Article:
- The Washington Times - Thursday, August 13, 2015

Think of it as Netflix for kids: clean content with no violence, no swearing, no “adult situations.”

For frugal parents, Toon Goggles offers another attractive feature: It’s free.

“There weren’t many options in the area of over-the-top services for children,” said Stephen L. Hodge, CEO of Toon Goggles, which went online in 2011.

Toon Goggles offers child-safe content for children ages 3 to 12. Although other on-demand services such as Netflix, Hulu and Amazon Prime also offer child-centric viewing material, Mr. Hodge said, the interfaces allow young consumers to simply toggle away from age-appropriate material to feast their eyes and brains on more adult content.

With Toon Goggles, there is no chance that a curious youngster might stumble upon content such as “Orange Is the New Black,” Mr. Hodge said.

Toon Goggles has none of that content,” he said, “so the entire platform from the ground up is designed for children to access appropriate content in a safe and easy manner. There’s no sex, there’s no violence, there’s no foul language — nothing like that is included in any of our content.”

Nor are there “classic” cartoons such as “Tom and Jerry” and “Looney Tunes.” Although the cat-and-mouse team and the likes of Bugs Bunny and Daffy Duck sired the humorous sensibilities of earlier generations, their undeniably violent escapades keep them off the list of Toon Goggles offerings.

“We review every bit of content there is so that certain things aren’t there. The ‘Tom and Jerry’-esque things that we grew up on, those will not be found on the service,” Mr. Hodge said. “We stay away from that, being that we don’t feel that those things are accepted by the majority of parents, especially in this day and age.”

Mr. Hodge has children of his own. He said his offspring, as well as those of many of his team members in Southern California, helped steer the movies, TV shows, interactive games and other content on the multimedia platform.

“I feel that children enjoy options,” Mr. Hodge said of his “customers.” “We have found that they consume our content, they play our games, they listen to our music, but they also enjoy playing ‘Minecraft’ or watching content on Disney XD.

“I think it’s very difficult to get a child to stick to any one thing. They’re not going to want to only play PlayStation; they’re going to play PlayStation as well as Xbox. As long as we are one of those points, and we have content that differs from what can be found on other platforms, I feel that we’ll always have something children will gravitate to.”

With today’s children often figuring out how to use tablets before they can speak, Mr. Hodge said, the graphic user interface for Toon Goggles allows children to easily find their favorite programs in a way that helps build computer interactivity skills for the digital age.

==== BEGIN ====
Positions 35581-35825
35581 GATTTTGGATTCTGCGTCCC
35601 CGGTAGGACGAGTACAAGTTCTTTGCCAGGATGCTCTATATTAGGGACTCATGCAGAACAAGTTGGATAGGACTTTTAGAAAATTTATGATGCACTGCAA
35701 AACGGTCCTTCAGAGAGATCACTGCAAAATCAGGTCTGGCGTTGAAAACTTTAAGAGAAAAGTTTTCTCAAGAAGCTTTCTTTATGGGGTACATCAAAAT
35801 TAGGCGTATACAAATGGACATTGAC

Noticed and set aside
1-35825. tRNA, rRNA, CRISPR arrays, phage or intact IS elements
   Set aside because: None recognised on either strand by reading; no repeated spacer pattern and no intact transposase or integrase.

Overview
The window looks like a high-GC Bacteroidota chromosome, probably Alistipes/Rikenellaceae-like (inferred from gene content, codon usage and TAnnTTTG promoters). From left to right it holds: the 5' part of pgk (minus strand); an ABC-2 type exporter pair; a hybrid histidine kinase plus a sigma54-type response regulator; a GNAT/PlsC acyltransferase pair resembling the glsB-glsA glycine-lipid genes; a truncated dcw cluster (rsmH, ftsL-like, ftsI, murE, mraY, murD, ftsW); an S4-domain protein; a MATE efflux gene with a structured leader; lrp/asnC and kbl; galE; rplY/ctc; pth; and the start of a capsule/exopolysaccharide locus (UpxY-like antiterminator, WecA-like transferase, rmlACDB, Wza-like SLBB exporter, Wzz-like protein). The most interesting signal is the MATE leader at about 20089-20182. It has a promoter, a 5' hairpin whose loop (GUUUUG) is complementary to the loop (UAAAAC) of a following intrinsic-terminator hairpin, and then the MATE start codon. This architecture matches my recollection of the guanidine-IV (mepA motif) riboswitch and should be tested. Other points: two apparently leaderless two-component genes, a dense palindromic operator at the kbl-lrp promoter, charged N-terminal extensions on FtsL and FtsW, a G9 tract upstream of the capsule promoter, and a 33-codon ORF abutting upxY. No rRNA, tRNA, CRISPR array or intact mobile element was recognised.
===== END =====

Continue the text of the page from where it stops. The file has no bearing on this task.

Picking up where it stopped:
“We utilize big buttons, we utilize big pictures, that children can [decipher] based on sight as opposed to having to read,” Mr. Hodge said, which allows youngsters to navigate to sections primed for boys, girls, action, comedy, preschool and education without needing to even comprehend the words associated with them — for now.

“In this industry, user interface and user experience is something that is constantly evolving, so as we discover new methods of making it easier and simplified, we are constantly updating the service to implement those,” Mr. Hodge said.

A la carte entertainment

Mr. Hodge and his colleagues in the content delivery business are keenly aware that a personalized, online entertainment experience across multiple devices is the wave of the present.

“Children these days, they’re growing up in a world that’s delivered to them,” Mr. Hodge said, “and they expect for content to be delivered to them where they want and when they want.”

In addition to family-friendly fare, the network tries to make sure Toon Goggles ads are “safe” for the target demographics.

“Any parent could put Toon Goggles in front of their children and be sure that [it] has a safe, protected environment for children where even the ads are prescreened to make sure they’re appropriate for children,” said Mr. Hodge. “As far as the parents that do not like the idea of advertising we also have the option for them to become a paid subscriber that allows them to turn off advertising.”

Mr. Hodge foresees a day when children and other media consumers will order specific services, even entire networks, on an a la carte basis, “where people have the ability to select a very simple package of CBS, Showtime, Toon Goggles and CNN. And Toon Goggles knows that it is poised to be ready for that world when it comes.”

“We just plan to continue to grow and license content as well as develop our own content so that we can become a brand that is synonymous with providing safe, fun, educational children’s content to help us grow our platform.”

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